Bonds and stocks are at odds right now. Yields have dropped considerably as the bond market is predicting pain to come. Stocks have sold off, but are still around all-time highs. If you look at how money markets are currently priced they imply a whopping 20% decline in stocks. There is not a much macro data to support the money markets’ pricing, but it is certainly a sign to pay attention to. “The rates market has probably overreacted relative to other asset classes in the last two weeks. However, the macro backdrop is fundamentally more uncertain today”, says Deutsche Bank, continuing “The renewed trade tensions create downside risks which were deemed to be negligible 2 months ago”.
FINSUM: Stocks are going to react to economic data and the trade war, so the current forecasts for stock prices are only as good as one’s ability to prognosticate those factors.
There has been growing consternation about the threat of a major meltdown in corporate debt. The Fed, in particular, has been very troubled by the amount of corporate debt in the economy, which has led to speculation by Wall Street that there could be a blow up. Goldman Sachs has been more sanguine, saying debt levels look healthy. Now the Fed appears to be taking a more mild view as well. In a speech this week, Chairman Powell said that the comparison to pre-Crisis debt levels are not convincing. “Most importantly, the financial system today appears strong enough to handle potential business-sector losses, which was manifestly not the case a decade ago with subprime mortgages.
FINSUM: Debt levels seems high, but profits are margins are good to. The question is what happens when the economy turns south. We are especially concerned about the BBB market.
Whenever serious volatility strikes, investors get very nervous and don’t know how to react. One of the big questions is should I stay in the market? The other is which assets should I buy? Surprisingly, there is a fairly simple solution to handle volatility: every time the market moves wildly, hedge your portfolio with cash and/or options. When the markets calm down, unwind the hedge. Returns on stocks have actually been historically strongest during periods of low volatility (not the opposite).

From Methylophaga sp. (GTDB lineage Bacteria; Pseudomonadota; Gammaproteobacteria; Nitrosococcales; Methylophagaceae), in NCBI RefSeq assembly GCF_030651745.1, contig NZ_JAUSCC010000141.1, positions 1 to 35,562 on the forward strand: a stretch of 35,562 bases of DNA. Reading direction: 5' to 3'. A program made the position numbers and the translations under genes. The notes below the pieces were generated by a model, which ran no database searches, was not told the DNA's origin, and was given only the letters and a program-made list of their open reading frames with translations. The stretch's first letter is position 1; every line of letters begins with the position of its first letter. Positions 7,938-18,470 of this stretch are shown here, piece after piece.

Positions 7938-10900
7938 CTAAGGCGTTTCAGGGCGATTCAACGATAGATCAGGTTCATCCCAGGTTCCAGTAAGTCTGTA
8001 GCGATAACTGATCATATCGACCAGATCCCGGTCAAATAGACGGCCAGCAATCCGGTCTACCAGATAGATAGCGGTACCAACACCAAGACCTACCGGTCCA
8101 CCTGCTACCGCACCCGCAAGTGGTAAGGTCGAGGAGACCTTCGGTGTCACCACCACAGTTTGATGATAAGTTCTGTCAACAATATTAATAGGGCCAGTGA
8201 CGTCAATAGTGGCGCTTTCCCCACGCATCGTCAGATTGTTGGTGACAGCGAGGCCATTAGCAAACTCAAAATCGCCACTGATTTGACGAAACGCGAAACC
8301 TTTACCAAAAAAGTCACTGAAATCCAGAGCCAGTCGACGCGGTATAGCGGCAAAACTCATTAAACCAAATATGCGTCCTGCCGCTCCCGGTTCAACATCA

FINSUM: The most interesting aspect here is that studies show that market returns have been highest in low volatility periods. Many people think that you have to stay in the market during volatile periods to make great returns, but that is simply not the case.
Economic data this year has mostly surprised to the upside. However, recently, things have started to disappoint. For instance, Citigroup’s basket of economic indicators has fallen to its lowest level since the Financial Crisis. Even the Atlanta Fed is bearish, recently forecasting GDP at 1.6%. Bond King Jeffrey Gundlach agrees, saying he believes the odds of a recession in the next 24 months are “very high”. He believes the chances of a recession within 12 months are 50-50.
FINSUM: We think Citi’s indicator is definitely overstating the situation. However, there are legitimate concerns about the economy, especially if you start to consider the possible implications of a trade war.
Yesterday was an ugly reminder of the fourth quarter. The Nasdaq fell 3.4%, its worst decline since December 4th. The S&P 500 wasn’t much better. The big falls came on the announcement that Trump was considering raising tariffs on a further $300 bn of Chinese imports following the failure of negotiations last week. Investors are anxious that the trade war may continue to escalate and impact the global economy. One economist summarized the situation this way, saying “The confrontation has now escalated to a battle of testosterone between two leaders who believe they have much to prove to their constituents. But the longer this exhibition of chest-beating lasts, the greater the odds of a US, if not global, recession”.
FINSUM: Though recently we have been more placid, a couple of months ago we were worried that a deal might be hard to complete because of how much China has on the line politically. The country’s unelected leaders need to keep their people happy, which means the stakes are incredibly high for them.